Lloyds Bank (LSE: LLOY) has come a long way since last year. At this time in 2020, its share price had fallen to abysmal levels as we were still powerless against the pandemic.It has risen 60% since, however. Like all stocks sensitive to the state of the economy, it too became attractive to investors as prospects improved.
However, a closer look at the trends in the Lloyds Bank share price reveal that not all is great with the stock right now. In the past three months, it has fallen some 12%. This is despite a rise in the FTSE 100 index in this time, on average. Some of this decline is not hard to understand. There have been some concerns about its future recently.
What is holding investors back?
Rising Covid-19 cases and another potential lockdown are two issues. Because segments like banks are vulnerable to the resulting pullback in the economy, their share prices can react more than the overall index. Also, the rollback of the stamp duty holiday could impact Lloyds. This supportive policy buoyed real estate during the pandemic. And Lloyds Bank is the UK’s largest mortgage lender. Interest rates are also still low and while they could rise if inflation gets out of hand, that has not happened yet. As a result, the bank is limited in its ability to increase interest income.
Lloyds Bank also has a low dividend yield of around 3%, which is below the average FTSE 100 yield of around 3.5%. It had a high dividend yield before the pandemic, but along with other financial firms, it was directed to first stop and then limit dividend payouts by the regulator. This may have been a big reason that it disappointed investors. The stock has seen limited capital gains in the past and dividends were a key part of its appeal.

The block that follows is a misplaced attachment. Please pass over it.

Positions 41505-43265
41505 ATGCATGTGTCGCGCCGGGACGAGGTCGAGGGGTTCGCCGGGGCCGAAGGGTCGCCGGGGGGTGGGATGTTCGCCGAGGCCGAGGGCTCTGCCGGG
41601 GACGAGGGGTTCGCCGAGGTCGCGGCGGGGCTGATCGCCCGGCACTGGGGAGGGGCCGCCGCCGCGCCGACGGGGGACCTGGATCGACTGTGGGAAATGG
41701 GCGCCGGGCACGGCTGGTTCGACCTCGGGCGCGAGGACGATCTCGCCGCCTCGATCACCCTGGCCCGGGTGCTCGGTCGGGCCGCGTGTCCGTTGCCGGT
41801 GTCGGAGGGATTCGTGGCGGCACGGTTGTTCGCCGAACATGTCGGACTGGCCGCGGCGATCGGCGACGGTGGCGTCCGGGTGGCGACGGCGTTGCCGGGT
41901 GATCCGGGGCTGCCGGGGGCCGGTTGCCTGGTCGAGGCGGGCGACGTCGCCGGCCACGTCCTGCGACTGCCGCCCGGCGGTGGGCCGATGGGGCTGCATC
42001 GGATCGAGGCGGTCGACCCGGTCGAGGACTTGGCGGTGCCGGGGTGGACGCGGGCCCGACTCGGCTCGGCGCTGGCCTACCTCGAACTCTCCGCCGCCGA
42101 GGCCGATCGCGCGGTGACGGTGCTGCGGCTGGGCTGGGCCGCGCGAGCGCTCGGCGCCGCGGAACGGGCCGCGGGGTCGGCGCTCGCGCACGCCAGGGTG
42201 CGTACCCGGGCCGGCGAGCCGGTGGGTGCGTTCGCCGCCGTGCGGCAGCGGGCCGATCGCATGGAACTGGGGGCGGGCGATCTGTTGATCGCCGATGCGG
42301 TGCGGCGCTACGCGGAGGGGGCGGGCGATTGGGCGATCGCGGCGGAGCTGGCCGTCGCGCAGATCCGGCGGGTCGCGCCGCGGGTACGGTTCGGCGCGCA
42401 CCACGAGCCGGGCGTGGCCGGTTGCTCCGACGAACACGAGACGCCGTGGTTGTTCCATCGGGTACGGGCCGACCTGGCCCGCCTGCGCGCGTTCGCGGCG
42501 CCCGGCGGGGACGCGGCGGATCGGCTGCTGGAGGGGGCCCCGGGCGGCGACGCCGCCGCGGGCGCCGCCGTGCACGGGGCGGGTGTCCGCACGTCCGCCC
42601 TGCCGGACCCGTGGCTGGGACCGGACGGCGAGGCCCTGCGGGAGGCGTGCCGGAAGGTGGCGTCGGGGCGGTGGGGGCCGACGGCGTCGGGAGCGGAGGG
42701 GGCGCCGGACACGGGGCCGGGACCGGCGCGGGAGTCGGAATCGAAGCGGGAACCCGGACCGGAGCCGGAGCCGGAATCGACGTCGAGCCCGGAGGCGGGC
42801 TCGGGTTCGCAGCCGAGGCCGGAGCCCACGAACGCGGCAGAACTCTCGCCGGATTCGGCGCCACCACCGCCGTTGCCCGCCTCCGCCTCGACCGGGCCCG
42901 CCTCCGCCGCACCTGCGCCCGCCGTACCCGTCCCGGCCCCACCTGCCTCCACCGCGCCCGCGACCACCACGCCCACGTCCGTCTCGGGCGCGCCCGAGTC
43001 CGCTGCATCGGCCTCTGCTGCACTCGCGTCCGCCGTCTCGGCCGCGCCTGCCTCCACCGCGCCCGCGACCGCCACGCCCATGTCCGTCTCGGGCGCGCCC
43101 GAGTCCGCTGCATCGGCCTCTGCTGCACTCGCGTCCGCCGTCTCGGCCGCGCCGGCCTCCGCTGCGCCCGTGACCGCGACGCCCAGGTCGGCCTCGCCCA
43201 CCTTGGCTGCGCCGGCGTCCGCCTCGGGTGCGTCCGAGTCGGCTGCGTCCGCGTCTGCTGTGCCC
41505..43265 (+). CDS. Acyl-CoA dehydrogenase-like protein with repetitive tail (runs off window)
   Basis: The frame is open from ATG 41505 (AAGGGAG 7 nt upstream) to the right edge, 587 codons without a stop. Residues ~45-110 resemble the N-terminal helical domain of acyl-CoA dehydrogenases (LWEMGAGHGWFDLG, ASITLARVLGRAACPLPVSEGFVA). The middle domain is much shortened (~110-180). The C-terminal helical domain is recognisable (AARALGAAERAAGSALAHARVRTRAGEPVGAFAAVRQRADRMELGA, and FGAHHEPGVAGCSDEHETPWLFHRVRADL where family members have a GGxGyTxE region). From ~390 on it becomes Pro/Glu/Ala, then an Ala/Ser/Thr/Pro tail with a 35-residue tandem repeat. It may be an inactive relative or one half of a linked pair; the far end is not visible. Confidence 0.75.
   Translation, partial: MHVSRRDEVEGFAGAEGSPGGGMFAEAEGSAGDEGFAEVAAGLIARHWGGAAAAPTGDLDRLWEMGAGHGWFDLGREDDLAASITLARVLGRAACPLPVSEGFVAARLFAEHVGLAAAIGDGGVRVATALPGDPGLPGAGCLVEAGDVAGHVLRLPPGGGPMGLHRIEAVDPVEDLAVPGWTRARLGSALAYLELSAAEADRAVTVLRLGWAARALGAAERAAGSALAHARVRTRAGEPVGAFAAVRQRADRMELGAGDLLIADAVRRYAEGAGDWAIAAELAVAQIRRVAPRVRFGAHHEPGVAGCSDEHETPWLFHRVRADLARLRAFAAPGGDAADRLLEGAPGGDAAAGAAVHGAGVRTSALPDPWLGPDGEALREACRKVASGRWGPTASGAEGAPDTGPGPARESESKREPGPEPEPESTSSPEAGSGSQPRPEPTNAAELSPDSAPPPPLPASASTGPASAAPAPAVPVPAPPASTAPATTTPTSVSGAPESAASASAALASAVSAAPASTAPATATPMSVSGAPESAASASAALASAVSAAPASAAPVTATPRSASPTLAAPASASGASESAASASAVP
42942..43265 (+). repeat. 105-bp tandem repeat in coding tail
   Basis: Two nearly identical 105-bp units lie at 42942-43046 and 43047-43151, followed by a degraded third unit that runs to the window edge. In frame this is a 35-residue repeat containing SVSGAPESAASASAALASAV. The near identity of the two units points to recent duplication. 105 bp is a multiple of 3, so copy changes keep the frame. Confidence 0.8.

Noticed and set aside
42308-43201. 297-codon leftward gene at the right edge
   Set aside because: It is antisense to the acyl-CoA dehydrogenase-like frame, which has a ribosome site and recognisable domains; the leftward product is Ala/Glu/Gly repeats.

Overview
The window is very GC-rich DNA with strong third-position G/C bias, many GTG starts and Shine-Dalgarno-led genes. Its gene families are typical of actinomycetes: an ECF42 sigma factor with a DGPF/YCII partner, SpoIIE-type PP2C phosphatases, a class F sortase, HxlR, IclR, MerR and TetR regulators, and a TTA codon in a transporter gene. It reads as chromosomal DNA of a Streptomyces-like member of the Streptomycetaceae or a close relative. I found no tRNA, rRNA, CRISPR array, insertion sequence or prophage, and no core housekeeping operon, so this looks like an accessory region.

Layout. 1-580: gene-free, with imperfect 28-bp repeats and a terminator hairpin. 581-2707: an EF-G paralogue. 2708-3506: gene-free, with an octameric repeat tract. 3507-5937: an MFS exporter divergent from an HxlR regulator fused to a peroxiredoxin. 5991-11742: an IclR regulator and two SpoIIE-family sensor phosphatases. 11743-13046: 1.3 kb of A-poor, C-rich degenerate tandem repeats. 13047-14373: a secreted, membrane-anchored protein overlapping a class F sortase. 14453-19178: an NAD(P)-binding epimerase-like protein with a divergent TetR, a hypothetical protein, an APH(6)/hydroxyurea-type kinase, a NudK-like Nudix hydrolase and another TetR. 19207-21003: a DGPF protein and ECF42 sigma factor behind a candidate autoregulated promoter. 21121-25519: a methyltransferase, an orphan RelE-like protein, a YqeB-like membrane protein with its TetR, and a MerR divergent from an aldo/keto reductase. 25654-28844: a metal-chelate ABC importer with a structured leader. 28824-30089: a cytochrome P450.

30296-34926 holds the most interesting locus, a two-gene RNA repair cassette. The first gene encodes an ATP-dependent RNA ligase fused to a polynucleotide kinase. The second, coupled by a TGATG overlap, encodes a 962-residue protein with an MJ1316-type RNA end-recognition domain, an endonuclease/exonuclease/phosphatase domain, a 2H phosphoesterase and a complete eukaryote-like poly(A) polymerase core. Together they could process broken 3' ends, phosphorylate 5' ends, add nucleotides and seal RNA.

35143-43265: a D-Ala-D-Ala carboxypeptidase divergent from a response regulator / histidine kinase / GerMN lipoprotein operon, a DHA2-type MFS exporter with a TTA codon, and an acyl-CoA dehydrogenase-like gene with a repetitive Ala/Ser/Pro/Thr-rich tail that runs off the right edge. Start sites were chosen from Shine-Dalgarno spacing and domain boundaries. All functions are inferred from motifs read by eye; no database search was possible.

Positives for the Lloyds Bank share price
However, I think another possible reason for a sell-off with Lloyds Bank is stock rotation. Other shares that gained a lot after the November rally of last year saw a similar trend in recent months. This indicates a bias towards relatively beaten down stocks against those that have already run up significantly.But by this logic, Lloyds could also start picking up soon.
And there are fundamental reasons to like it as well. Its performance has improved in the recent quarters, beating analysts’ estimates. A thriving economy works in its favour too. The UK economy has displayed sharp growth in the last quarter, and this trend could continue into the rest of the year. While its dividends are low now, they could improve over time.
I think the odds are evenly balanced for the Lloyds Bank share price right now because pandemic risk has risen again recently. However, I still think that it can rise further from here if all goes well. We will know if that is the case soon enough. I would give it a month or so before I buy the stock.
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Manika Premsingh has no position in any of the shares mentioned. The Motley Fool UK has recommended Lloyds Banking Group. Views expressed on the companies mentioned in this article are those of the writer and therefore may differ from the official recommendations we make in our subscription services such as Share Advisor, Hidden Winners and Pro. Here at The Motley Fool we believe that considering a diverse range of insights makes us better investors.